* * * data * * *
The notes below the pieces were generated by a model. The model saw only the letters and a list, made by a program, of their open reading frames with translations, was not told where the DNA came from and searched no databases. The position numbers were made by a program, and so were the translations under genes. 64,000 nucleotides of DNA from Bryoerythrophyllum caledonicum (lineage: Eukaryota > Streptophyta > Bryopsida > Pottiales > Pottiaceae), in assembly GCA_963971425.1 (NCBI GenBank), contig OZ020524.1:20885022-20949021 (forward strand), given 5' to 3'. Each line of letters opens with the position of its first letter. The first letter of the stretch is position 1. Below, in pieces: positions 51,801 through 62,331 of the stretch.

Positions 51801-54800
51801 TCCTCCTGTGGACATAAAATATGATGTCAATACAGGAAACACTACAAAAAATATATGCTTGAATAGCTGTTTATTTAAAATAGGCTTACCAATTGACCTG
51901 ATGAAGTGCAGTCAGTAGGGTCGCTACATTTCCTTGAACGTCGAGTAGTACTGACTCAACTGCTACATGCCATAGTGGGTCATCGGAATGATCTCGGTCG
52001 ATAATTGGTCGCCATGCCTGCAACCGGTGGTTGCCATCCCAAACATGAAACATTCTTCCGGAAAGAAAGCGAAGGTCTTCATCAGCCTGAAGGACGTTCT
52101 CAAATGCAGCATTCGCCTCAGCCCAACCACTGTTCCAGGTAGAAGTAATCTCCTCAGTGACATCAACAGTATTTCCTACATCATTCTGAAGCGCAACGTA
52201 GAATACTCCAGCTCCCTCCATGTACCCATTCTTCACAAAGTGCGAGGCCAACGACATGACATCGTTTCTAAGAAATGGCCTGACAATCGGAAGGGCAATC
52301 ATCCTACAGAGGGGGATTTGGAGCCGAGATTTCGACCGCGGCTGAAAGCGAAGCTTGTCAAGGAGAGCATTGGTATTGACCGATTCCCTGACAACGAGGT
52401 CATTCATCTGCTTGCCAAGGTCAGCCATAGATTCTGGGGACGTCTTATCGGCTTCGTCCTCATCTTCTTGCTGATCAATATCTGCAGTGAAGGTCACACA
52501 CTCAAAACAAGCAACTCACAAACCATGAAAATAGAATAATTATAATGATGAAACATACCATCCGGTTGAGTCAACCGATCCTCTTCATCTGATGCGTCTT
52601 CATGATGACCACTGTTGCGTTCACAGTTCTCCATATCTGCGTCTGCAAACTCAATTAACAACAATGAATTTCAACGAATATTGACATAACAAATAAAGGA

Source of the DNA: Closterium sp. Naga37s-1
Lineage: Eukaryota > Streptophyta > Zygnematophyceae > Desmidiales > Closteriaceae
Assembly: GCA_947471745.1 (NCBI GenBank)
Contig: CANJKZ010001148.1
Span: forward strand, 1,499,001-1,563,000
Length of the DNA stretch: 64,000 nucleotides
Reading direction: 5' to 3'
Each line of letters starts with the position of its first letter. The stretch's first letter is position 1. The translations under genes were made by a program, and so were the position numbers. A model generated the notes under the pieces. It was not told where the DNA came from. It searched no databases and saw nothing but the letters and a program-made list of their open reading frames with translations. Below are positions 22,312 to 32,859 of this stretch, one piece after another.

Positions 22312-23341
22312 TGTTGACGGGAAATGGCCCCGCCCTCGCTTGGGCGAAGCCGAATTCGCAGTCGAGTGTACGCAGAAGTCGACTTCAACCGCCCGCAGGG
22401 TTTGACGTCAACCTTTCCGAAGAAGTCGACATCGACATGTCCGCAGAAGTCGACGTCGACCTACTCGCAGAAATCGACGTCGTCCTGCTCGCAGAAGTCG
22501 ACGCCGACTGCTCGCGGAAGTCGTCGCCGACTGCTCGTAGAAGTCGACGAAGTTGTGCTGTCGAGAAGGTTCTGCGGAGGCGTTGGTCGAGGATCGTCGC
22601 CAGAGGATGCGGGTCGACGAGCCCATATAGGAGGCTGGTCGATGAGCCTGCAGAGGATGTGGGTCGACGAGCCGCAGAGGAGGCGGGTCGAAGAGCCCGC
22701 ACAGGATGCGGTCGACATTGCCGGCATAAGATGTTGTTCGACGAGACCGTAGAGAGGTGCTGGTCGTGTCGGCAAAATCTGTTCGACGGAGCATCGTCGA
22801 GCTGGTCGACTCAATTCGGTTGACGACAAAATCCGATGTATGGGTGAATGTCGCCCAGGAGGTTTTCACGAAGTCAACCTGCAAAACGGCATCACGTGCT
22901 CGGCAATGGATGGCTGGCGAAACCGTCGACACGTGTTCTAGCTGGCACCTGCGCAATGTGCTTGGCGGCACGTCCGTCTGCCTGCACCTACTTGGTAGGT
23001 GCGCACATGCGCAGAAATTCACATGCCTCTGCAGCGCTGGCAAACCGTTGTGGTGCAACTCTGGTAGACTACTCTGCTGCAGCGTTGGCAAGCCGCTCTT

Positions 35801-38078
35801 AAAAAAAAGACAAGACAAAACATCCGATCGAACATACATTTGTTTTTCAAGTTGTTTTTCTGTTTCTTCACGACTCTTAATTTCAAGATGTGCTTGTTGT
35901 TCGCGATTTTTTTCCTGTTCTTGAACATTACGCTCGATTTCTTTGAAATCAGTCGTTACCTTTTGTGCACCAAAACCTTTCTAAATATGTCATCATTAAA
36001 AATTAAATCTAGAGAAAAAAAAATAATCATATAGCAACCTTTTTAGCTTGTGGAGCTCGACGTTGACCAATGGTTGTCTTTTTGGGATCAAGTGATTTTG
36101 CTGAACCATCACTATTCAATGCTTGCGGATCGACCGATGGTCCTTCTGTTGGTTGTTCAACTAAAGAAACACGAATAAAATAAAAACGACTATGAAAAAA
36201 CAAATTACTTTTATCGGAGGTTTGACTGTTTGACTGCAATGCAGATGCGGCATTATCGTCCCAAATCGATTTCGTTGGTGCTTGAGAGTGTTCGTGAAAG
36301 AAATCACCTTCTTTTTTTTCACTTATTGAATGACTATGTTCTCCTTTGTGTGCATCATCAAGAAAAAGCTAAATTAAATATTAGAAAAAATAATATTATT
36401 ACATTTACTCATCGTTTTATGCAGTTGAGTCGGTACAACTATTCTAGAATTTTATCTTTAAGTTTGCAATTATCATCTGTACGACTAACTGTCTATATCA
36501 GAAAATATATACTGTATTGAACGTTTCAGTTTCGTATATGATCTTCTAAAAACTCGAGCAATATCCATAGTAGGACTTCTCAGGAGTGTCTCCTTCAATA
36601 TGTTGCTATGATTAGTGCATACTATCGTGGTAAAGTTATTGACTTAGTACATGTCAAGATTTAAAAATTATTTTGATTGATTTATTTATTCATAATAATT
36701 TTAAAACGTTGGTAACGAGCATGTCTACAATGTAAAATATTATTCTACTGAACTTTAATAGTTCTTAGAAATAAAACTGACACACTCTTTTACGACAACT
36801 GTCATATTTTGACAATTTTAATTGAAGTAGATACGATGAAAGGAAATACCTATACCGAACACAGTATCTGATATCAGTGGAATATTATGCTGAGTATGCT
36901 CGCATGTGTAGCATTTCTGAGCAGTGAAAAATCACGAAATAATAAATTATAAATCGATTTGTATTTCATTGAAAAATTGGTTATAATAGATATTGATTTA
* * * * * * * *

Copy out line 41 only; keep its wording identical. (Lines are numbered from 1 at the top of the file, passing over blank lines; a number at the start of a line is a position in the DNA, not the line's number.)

36901 CGCATGTGTAGCATTTCTGAGCAGTGAAAAATCACGAAATAATAAATTATAAATCGATTTGTATTTCATTGAAAAATTGGTTATAATAGATATTGATTTA